When I Was A Kid In The 80’s…

by ANNE GARDNER and ANDREW HICKS
edited by WOO and ANDREW HICKS

Wait, that's not a box of Chicken McNuggets, it's a crazy Transformer hanging out in a fake styrofoam box!

There were no gender-specific McDonald’s Happy Meal toys back in the day. Boy or girl, you got the same toy, like it or not. They were shitty, and they got exactly one play session — during the ride home — before being sentenced to life imprisonment in the toy box. Now kids get Barbie dolls and Littlest Pet Shop (“That’s who!”) figurines. I’m talking the real toys.  Lucky kids. Of course, these children are fatter, slower and weaker now than we were, but whatever. I still feel ripped off.

There were TWO different brown M&M’s during my childhood. A light brown and a dark brown. Someone must’ve misheard the acronym for the colors of the rainbow — “Broy G. Biv,” or some shit. The company finally realized brown was one color and killed the lighter-skinned M&M, but I wonder what kind of personality the light brown M&M would’ve had if it’d survived to be a part of the current ad campaign. Like the green one’s all sexy, the yellow one’s a fatass with a comb-over, the red one is gay… what would the light brown one have been like? Social reject? Awkward jokester? Corner pouter at the cocktail party? Or would he just get pulled over by cops all the time because he’s BROWN?

Candy was cooler. I used to go to a place called Corner Drugstore that was wedged into the middle of a strip mall. It wasn’t on a corner, in other words. C-Drugstore smelled like a mixture of delicious sugary sweets and Band-Aids. I could walk up there and buy tiny boxes of Lemonheads and Boston Baked Beans, bags of candy necklaces, and Ring Pops for like ten cents apiece. I haven’t seen a Lemonhead in years, if you don’t count Kanye West. There  just aren’t any stores like that around my way these days. Walgreens has completed its hostile drugstore takeover, and kids buy full-sized, fancy-schmancy candy like Snickers and Jelly Bellys. God, I sound like I’m in my eighties.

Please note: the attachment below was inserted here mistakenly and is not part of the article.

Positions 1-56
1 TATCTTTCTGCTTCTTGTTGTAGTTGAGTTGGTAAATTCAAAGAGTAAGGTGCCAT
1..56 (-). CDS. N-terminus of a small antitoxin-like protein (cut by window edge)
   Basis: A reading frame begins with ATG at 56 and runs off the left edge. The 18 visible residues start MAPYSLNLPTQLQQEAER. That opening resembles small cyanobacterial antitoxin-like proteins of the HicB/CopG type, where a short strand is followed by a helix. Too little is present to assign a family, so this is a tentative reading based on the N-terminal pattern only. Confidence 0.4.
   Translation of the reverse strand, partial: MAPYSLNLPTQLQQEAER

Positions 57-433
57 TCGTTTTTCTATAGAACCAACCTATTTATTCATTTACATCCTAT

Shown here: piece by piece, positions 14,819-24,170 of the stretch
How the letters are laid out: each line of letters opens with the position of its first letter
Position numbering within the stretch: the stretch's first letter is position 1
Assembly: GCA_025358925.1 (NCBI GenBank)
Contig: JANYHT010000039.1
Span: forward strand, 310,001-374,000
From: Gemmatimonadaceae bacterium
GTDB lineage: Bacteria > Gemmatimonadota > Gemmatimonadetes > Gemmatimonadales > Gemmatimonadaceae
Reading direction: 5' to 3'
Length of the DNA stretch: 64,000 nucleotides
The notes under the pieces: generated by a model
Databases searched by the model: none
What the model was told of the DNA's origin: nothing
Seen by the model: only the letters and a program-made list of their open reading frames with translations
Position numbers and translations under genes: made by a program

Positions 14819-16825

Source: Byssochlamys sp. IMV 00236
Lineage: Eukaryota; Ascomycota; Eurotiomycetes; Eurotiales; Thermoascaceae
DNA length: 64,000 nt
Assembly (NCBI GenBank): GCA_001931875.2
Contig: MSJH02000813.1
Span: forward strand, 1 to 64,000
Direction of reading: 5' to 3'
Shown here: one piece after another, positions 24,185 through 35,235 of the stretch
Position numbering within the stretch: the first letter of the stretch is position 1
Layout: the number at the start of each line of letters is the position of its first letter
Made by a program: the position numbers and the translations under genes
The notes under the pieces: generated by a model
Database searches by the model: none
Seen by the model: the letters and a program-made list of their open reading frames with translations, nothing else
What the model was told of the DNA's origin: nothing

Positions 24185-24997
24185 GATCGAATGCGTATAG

Cartoons were also better in my childhood. Donald Duck didn’t wear pants, and it wasn’t weird. Tom and Jerry murdered each other in every episode. He-Man and She-Ra worked out together in a giant co-ed gym. We swore by the Looney Tunes gang. Elmer Fudd chased Bugs BunnyWile Coyote chased the Road Runner, Sylvester chased Tweety, and Pepe Le Pew chased tail. All these simple plots made perfect sense. There was a protagonist and antagonist, good guy and bad guy, hero and villain. Compare these straightforward archetypes with Sponge Bob. Stupid. Nonsense.

A quarter-century ago, there was this big yellow book you looked in for addresses and phone numbers. If you couldn’t find your information in there, you were shit out of luck. If you needed directions, you called your destination and wrote down the instructions that were given to you. Or you looked in your spiral bound street guide. Now the Internet and GPS have made the phone book obsolete, even though it still gets chucked onto your porch once a year. Poor bastard. There may be a time when I need to look in my Yellow Pages, like if there’s a power outage and my cell phone service crashes, but that thing usually goes straight in a drawer until it’s replaced by the next phone book that goes straight in a drawer.

The convenience of the modern age has made us complacent. Back in the day, when you called Domino’s or Pizza Hut, you had to give them your full address, and they would tell you if you if you merited getting pizza delivered. If you were outside their delivery zone, they wouldn’t tell you where the nearest location was, either, because they didn’t know.

A school shooting in my youth meant I could bring my Super Soaker to school and spray it at the boys on Field Day. What the hell is up with kids? Seriously? You know, I think it has something to do with the crappy cartoons. Maybe if they had a little more Looney Tunes and a lot less Sponge Bob, the difference between right and wrong might be clearer. Yosemite Sam was a prick. He’d get all mad and red-faced, he always lost, and no one wanted to be like him. The cartoons today are loaded with animated pricks, except now kids want to be like them.

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